The bottom line is that even though there are a lot of cute co-sleeping options out there in the baby product market, you’ll want to skip them, and then check out our article 21 Must-Have Minimalist Baby Essentials to narrow down your list!

So, how should your baby sleep if co-sleeping is out of the question? Take a look below for some safe sleeping options for the newest member of your family.

Sleeping Options: Bassinets, Mini-Cribs, And Cribs

brown and white crib in baby room


Based on the AAP’s recommendation of having your baby sleep in the same room as you, bassinets are a great option for the first few months. A bassinet is smaller than a crib or a mini crib and is specifically designed to be used by a baby from about birth to four months.

There are many different styles, shapes, and colors of bassinets on the market. Some come with mesh sides and others with slats; they can be rectangular, circular, or oval; and just like cribs, they come in lots of colors, from woods, whites, or subtle pastels to bright, vivid hues.

Bassinets are also generally made to be portable. Some are light and easy to pick up, while others roll on castors. The Newton Baby Bassinet and Bedside Sleeper is a top choice for secure sleep. It’s lightweight, breathable, and easy for travel.

Bassinet bedside sleeper

One drawback of bassinets is that they’re only for short-time use. Once your baby can roll over, push up on their hands, or sit up on their own, a bassinet is no longer a safe option. At this point, you’ll have to purchase a crib.

For more information on bassinets and whether they’re right for your family or not, check out our What To Look For When Buying Your Baby’s Bassinet.


Mini-cribs are another short-term, space-saving option for having your baby sleep in your room. But just like with a bassinet, your baby will eventually outgrow their mini-crib.

Mini cribs are rectangular like a crib but, as we said, are smaller. These can generally be used for up to a year if they feature an adjustable base, making them a great choice because you can adhere to the AAP’s recommendation for room-sharing without overcrowding your room.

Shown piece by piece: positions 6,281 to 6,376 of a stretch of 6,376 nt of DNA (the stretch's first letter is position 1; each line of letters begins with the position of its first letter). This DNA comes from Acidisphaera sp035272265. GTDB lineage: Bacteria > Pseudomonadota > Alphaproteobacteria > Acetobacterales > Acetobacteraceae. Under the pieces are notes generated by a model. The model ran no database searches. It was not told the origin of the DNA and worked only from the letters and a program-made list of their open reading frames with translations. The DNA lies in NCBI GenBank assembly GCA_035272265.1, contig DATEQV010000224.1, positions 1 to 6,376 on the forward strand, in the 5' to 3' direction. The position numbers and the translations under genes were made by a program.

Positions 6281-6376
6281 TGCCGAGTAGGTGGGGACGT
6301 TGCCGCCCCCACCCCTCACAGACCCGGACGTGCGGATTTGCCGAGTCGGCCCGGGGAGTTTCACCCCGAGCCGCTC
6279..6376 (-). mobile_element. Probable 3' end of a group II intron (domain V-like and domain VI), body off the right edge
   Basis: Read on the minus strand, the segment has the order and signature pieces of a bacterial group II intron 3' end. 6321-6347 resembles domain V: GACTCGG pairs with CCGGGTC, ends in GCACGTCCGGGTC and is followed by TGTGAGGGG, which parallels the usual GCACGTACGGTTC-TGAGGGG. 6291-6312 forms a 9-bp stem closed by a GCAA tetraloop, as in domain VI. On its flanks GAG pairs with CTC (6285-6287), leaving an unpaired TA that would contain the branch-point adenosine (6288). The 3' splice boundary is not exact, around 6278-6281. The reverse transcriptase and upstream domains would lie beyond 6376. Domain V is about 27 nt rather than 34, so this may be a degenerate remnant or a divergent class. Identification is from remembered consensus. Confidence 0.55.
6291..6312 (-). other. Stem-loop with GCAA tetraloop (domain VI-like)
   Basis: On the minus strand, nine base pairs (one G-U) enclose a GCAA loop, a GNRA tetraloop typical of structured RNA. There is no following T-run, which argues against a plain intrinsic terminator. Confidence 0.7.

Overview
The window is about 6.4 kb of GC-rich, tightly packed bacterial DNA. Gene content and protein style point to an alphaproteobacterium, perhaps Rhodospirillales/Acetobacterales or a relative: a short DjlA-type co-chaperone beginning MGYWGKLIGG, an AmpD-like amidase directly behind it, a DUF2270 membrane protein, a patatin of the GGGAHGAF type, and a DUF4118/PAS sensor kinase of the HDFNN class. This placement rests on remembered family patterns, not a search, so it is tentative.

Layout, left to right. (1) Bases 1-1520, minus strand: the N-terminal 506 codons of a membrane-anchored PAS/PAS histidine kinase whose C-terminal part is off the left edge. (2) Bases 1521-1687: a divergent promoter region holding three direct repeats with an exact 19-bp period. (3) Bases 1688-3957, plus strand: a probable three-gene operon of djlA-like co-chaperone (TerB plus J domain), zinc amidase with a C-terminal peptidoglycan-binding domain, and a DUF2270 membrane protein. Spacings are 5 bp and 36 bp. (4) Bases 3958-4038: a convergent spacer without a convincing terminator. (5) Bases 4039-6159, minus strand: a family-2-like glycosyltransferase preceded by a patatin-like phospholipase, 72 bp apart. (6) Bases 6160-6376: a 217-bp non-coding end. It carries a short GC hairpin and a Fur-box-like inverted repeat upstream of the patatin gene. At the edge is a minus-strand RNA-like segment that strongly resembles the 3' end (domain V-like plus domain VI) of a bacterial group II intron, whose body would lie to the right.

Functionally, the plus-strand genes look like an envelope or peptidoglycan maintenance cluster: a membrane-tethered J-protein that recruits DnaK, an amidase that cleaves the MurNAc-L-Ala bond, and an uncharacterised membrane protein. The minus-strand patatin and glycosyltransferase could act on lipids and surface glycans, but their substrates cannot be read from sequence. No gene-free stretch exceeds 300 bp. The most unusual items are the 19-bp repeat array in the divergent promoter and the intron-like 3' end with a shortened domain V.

But even though your little one can sleep in a mini-crib for longer than a bassinet, a crib purchase is still in your future. If you decide purchasing a mini crib is the right choice for your family, Newton Baby has you covered!

Our Safe And Breathable Mini Crib Mattress provides all the same safety and comfort benefits as our standard-sized crib mattress but is smaller in size, measuring 23.75 inches wide and 37.75 inches long.


As you can see by now, you will eventually need to purchase a crib. Your baby will spend the first year or two (or even longer if you have a convertible crib that converts into a toddler bed) in their crib.

Cribs can be either standard-sized or custom-sized. Standard-sized cribs give you more flexibility and choice when it comes to your mattress and sheets because many companies make them to fit the standard size.

With custom-sized cribs, you’re much more limited in your choices.

Compared to bassinets and mini cribs, cribs are longer-lasting because of their larger surface area and the fact that the base can be brought down as your baby grows.

No matter what you choose for the first months, the crib is a must-have for any nursery.

How To Choose The Safest Crib For Your Baby

baby room with crib and rocking horse

Because cribs come in a variety of options, it can be difficult to pick the right one. You’ll want to choose a crib that is safe and built to last. Check out our list below of what to look for to help you choose the safest crib for your baby!